they didnt use to have a monopoly the theater im taking over was once there and so was another and then the theater im taking over went to a dollar theater and then they sold it to carmike cinemas for the reason they didnt want to do movies anymore then carmike went backrupt and then closed the theater. as far as the other one in town well they just couldnt keep the doors open to a single screen theater that was run down and they didnt want to put any money into it to make it better so then of course carmike has there one remaning cinema and a monoply as they do in so many towns. but yet i see flaws in what you say by what i have just said and also that there are other towns the same size such as lawrence about 1 and half hours away from there but same size town slighlty bigger but not much and they have 2 first runs in town a twin and a 12 plex. ok so who is to say that cant happen in manhattan? how or who could i talk to to find out if i could get a print and so forth. now dont get me wrong i know you know more then i do by far im sure but there is a law against monopolys is there not in all things? that is why dish network and directv could not combind. well hope i didnt step on anyones feet there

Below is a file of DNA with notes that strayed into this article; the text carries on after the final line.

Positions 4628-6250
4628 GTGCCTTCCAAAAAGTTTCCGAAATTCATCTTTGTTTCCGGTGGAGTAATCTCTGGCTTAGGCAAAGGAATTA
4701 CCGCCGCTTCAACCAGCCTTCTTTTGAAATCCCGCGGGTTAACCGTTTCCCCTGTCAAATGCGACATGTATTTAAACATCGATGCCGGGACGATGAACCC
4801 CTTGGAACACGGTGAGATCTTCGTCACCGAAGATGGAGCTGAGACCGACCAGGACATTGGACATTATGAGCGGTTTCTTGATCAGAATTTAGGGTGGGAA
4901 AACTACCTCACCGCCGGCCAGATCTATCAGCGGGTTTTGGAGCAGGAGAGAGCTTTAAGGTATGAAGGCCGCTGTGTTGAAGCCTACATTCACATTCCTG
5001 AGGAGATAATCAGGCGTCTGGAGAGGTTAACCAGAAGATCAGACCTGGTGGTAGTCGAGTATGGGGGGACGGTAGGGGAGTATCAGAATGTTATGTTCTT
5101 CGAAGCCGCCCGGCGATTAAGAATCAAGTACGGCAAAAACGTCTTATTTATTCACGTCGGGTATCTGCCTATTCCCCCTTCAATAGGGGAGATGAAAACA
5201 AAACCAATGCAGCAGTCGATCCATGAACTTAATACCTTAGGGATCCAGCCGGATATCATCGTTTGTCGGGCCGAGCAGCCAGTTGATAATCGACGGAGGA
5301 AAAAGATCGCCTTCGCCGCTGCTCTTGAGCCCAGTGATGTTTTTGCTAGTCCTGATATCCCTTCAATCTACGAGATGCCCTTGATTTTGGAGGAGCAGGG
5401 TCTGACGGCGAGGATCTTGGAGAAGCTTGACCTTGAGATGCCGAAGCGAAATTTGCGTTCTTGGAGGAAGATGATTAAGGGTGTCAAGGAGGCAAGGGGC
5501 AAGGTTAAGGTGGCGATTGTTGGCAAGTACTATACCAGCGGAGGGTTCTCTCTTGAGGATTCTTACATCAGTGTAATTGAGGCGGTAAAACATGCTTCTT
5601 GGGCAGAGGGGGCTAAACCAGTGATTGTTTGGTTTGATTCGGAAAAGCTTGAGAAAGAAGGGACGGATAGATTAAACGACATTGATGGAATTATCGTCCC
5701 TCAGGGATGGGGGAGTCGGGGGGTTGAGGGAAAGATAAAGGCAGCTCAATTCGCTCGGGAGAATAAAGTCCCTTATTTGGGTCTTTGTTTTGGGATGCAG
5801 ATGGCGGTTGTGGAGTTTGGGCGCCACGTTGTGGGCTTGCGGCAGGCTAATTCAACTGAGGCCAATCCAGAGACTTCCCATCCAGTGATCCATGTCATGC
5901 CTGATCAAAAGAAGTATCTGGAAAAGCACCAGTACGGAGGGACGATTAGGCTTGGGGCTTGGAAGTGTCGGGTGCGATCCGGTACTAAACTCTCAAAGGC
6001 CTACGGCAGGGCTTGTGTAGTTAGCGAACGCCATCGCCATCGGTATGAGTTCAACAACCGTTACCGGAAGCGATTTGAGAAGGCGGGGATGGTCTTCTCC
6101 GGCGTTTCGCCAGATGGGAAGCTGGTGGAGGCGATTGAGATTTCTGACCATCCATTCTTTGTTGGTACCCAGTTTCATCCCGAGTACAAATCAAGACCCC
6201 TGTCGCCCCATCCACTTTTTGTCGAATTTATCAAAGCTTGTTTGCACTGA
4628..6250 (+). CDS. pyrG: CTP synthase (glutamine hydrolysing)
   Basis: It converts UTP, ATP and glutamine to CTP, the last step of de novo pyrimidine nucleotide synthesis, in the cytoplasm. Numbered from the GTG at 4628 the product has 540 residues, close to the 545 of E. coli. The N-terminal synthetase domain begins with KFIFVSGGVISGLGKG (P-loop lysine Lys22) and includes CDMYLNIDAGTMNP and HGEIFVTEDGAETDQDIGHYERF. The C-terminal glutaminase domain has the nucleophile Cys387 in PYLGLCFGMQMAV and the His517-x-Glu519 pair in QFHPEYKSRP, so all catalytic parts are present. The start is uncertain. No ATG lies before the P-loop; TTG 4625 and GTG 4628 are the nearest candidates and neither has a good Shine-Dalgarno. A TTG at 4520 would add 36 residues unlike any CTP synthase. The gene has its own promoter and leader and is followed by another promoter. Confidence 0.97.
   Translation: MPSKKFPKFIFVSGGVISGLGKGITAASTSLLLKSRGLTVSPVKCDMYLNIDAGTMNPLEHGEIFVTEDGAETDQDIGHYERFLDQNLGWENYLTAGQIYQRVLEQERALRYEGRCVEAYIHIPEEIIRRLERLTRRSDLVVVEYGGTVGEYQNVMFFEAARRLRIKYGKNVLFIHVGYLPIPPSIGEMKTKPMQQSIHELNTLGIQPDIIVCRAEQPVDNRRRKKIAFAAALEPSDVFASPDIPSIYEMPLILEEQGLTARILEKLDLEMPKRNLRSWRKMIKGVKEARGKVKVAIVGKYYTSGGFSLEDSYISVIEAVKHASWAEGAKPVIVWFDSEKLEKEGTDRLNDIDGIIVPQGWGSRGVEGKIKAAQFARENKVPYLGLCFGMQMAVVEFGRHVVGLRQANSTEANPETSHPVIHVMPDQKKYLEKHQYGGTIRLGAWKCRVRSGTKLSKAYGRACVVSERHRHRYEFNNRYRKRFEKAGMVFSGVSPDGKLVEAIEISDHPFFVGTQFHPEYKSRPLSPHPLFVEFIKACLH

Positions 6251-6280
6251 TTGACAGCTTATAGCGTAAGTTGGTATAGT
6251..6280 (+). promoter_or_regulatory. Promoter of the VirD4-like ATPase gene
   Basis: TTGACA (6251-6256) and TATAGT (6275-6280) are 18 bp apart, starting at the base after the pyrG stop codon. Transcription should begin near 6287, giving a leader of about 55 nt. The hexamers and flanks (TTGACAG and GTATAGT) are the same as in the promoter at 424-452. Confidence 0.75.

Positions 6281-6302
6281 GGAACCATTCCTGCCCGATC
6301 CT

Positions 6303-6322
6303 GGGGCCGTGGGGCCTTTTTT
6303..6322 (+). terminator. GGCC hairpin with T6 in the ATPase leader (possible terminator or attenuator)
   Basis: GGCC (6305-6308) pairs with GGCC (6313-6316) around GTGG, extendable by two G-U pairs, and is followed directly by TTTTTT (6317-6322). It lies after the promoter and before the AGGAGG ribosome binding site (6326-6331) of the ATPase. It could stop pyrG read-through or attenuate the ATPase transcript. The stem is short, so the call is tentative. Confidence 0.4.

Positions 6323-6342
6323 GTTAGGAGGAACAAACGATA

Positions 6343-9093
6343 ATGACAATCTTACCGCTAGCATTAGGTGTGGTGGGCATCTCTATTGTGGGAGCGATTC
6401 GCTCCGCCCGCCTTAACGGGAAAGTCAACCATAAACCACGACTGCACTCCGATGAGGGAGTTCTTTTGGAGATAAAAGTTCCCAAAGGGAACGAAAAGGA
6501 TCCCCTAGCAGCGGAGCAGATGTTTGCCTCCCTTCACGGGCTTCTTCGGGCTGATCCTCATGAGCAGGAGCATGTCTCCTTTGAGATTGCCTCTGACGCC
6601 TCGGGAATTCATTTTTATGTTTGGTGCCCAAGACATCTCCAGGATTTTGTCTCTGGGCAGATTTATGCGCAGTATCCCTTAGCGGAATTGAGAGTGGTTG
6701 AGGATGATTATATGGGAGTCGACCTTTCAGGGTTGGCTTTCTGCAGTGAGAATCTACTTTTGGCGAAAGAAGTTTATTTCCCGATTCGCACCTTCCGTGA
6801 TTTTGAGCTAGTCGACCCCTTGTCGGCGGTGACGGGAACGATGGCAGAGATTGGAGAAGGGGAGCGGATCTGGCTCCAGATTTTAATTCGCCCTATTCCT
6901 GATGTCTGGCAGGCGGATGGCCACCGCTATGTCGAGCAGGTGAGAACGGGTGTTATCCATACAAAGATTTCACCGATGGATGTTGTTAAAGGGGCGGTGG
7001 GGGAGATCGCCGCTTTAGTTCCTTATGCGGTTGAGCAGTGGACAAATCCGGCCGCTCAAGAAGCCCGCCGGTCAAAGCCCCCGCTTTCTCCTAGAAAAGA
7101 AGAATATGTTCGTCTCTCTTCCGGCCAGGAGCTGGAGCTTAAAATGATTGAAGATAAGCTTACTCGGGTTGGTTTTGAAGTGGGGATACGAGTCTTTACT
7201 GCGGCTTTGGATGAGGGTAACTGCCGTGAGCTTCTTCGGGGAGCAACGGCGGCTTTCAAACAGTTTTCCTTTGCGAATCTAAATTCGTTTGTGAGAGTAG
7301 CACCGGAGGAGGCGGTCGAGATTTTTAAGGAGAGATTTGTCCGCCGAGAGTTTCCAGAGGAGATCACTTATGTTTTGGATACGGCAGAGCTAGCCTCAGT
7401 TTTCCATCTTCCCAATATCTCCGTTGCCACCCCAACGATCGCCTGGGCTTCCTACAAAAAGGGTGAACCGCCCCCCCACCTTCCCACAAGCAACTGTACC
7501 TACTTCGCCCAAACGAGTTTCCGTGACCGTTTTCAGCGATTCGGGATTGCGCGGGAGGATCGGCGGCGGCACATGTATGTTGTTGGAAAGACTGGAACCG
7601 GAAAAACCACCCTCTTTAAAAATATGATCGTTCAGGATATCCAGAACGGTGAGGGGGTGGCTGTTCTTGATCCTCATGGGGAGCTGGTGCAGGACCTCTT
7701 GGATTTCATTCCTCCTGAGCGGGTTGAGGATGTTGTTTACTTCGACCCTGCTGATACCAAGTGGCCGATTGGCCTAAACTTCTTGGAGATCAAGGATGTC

jason
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Re: film renting and leasing 03 Feb 2004 00:22 #7393

  • wimovieman
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After reading all this--I just have to pass on a true story that happened to a person I know. He is a younger gentleman with a very well to do family. He wanted to own a theatre. He elected to purchase a completely stripped out twin in a town with about 14,000 people. (The theatre was completely empty--I even bought the custom made concession stand when it was originally stripped).

The town has a 7-plex owned and operated by a smaller chain who I am not going to mention.

The gentleman put everything state of the art into the place before opening including new seats--each good sized auditorium seats 200 very comfortably. All digital sound, ect, ect.

The multiplex has much smaller auditoriums, along with mostly front/surround for sound.

He could not get a good movie to save his soul--he became so frustrated that he finally invited and flew in studio big wigs to look at his theatre--then he started getting movies.

I would have hated to not only have his investment, but suffered all the losses he has to get where he is today--but again--he had the money to play the game.